Common Roots on the Left-Hand Path
By Thomas LeRoy
“The East/West division dissolves when an understanding is gained concerning the common traditional roots of both branches, which lie in the substrata of Indo-European philosophies. Furthermore, the entirely cross-cultural nature of the left-hand path will become more obvious.”
~ Stephen E. Flowers, Ph.D.
The fifth order in The Sect of the Horned God is called “The Order of Shiva”, and because of this we have been asked as to why we incorporate Eastern Left-Hand Path traditions into our philosophy. Truth be told, the East and West are not as different as you may think based upon the existence of similarities amongst the deities, religious practices and mythologies of the Indo-European peoples. Proto-Indo-Europeans (PIE), the people who gave birth to these common traditions, had a pantheon of gods with similar names and attributes as the gods we are more familiar with. Dyēus Phtēr, for example, was their god of the day-lit sky and the chief god of the Indo-European pantheon. The name survives in Greek with Zeus and the vocative form “Zeu pater”; Latin “Jupiter”.
Consequently, the different branches of Indo-Europeans religions (Greco-Roman, Germanic, and Celtic in Europe, and Hindu, Persian, etc. in Asia), have many similarities:
Zeus and Indra — Not only are they both the “King of the Gods” in their respective mythologies, but their weapons of choice (the lightning-bolt) are the same. In spite of being immortals they resemble human beings for they both show emotions of love, jealousy and anger. Both succumbed to the charms of pious mortal women and impersonated their husbands to seduce them and both of them have many wives.
Hercules and Krishna — Hercules tale of the killing of the Stymphalian Birds, and Lord Krishna killing Bakasura, the bird demon. Hercules capturing the Cretan Bull, and Lord Krishna slaying Arishtasura, the bull demon. Hercules rounding up the horses of Diomedes, and Lord Krishna battling against Keshi, the horse demon.
Cernunnos and Pashupati — The most well known depictions of these two gods, one Celtic the other proto-Indian, shows them horned, seated in a lotus position and surrounded by animals. Pashupati is a “proto-Shiva”, Shiva the Destroyer, the god of the left-hand path in the Hindu tradition.
Even the Celtic Druids and Hindu Brahmins share many similar traits. The Druids, for example, were not simply a priesthood, but were the intellectual caste of ancient Celtic society, incorporating judges, lawyers, medical doctors, ambassadors, historians and so forth, not unlike India’s Brahmin caste. Also, the Druid’s relationship with the tribal king, or ri, was very similar to that of the Brahmin and the raja. On a deeper metaphysical level, they also shared the idea of rebirth and the transmigration of the soul.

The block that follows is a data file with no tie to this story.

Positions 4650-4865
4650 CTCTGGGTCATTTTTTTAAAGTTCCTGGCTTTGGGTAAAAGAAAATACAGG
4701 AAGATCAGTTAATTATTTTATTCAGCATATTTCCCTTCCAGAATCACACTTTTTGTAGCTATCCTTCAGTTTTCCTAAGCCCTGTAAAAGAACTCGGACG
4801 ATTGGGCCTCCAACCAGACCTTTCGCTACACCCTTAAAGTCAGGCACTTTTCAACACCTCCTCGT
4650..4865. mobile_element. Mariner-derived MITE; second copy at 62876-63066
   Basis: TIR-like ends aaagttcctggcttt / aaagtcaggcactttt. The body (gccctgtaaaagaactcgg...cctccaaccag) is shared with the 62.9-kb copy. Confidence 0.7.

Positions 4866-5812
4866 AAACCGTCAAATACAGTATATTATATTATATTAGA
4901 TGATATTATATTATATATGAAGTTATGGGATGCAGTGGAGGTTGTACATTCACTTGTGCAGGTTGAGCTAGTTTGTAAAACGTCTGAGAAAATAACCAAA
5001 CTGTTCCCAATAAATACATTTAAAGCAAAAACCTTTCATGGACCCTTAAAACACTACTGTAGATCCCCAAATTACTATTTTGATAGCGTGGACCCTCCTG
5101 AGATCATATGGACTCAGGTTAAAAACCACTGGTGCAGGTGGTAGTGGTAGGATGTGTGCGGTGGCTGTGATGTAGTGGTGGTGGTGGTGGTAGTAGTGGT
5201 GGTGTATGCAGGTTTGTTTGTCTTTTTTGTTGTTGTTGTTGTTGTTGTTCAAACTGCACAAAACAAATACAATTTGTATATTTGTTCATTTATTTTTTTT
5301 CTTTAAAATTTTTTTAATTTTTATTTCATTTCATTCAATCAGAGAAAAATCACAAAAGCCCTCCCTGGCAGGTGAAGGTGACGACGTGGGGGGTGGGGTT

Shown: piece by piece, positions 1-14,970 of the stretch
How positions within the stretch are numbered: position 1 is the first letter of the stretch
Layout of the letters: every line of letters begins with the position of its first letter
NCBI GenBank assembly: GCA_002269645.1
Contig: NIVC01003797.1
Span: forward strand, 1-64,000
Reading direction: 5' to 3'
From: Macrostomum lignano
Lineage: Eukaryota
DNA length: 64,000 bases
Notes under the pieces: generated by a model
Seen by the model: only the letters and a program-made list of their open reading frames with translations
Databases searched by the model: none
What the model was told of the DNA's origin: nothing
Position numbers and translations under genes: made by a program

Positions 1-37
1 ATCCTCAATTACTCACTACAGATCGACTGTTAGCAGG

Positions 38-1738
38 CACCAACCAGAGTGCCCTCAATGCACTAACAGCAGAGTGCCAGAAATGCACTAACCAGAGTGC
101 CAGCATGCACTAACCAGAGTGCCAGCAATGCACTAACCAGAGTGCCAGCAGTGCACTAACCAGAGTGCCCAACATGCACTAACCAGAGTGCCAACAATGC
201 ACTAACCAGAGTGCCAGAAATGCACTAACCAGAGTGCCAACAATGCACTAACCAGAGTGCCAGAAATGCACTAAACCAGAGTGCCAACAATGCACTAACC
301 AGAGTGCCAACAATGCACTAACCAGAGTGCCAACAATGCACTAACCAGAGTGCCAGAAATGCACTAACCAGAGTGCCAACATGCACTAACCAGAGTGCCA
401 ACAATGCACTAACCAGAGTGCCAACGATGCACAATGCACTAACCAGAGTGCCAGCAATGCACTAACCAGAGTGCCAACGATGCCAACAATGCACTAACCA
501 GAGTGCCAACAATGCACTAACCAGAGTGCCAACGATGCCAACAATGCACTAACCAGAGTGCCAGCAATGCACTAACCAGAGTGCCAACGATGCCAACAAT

“The very name Druid is composed of two Celtic word roots which have parallels in Sanskrit. Indeed, the root vid for knowledge, which also emerges in the Sanskrit word Veda, demonstrates the similarity. The Celtic root dru which means ‘immersion’ also appears in Sanskrit. So a Druid was one ‘immersed in knowledge’.”
~ Peter Beresford-Ellis
Turns out there are many similarities between Old Irish (Celtic) and Sanskrit:
Old Irish – aire (freeman),Sanskrit – arya (noble)
Old Irish – noeb (good), Sanskrit – naib (holy)
Old Irish – bodar (deaf), Sanskrit – badhirah (deaf)
Old Irish – nemed (sacred/privileged), Sanskrit – names (respect)
It has been hypothesized that the spiritual traditions of both East and West are based upon the ancient Indo-European philosophy of “The Eternal Natural Law” (also known as “The Perennial Philosophy”), which emphasizes the aspect that both you and the Divine are one. The Asatru, or Odinists, call it “Örlögr”. In Egypt it was “Ma’at”. In Avestan Persian, “Asha”, and in Sanskrit it is called “Sanatana Dharma”. But in the West the Eternal Natural Law was forced into extinction by the Abrahamic faiths, namely Christianity and Islam, whose dogmas preach that one must seek salvation through subservience to the Divine. And much of what we know of The Eternal Natural Law (which in the West had eventually become known as Witchcraft), is filtered through a warped Abrahamic misunderstanding (examples would be The Malleus Maleficarum, or Compendium Maleficarum, books that set forth much of the modern misconceptions). Many throughout the Western World, though, have attempted to revitalize the old ways. But, whether they realize it or not, it is often based upon the bastardized Christian interpretations. This can obviously be seen in Wicca and other forms of modern paganism, while other revisionists have simply resorted to guesswork and faith. Examples of which would be those attempting to resurrect the Greco/Roman traditions, or the Modern Druids.
In the East, though, that tradition has remained unbroken for over 5,000 years. The Abrahamic influence did not supplant Sanatana Dharma. Throughout history the Islamists attempted to bring about its demise, but the old ways prevailed. There it need not be resurrected for it never died. In the West, though, there is a chasm separating modernity from the Eternal Natural Law. It is a wide expanse where we see only tiny, distant images on the far side. But there is a bridge across that chasm, secure and steady, and that bridge is Sanatana Dharma.
“An approach via the East will disentangle many of the arguments from the sometimes hopelessly confused jumble we find in the historical sources of the left-hand path in the West.”
~ Stephen E. Flowers, Ph.D.
We in The Sect do not want to guess as to what is maybe happening on the far side of the occult chasm. We don’t want to rely on guesswork and faith. We don’t want to believe.
We want to know.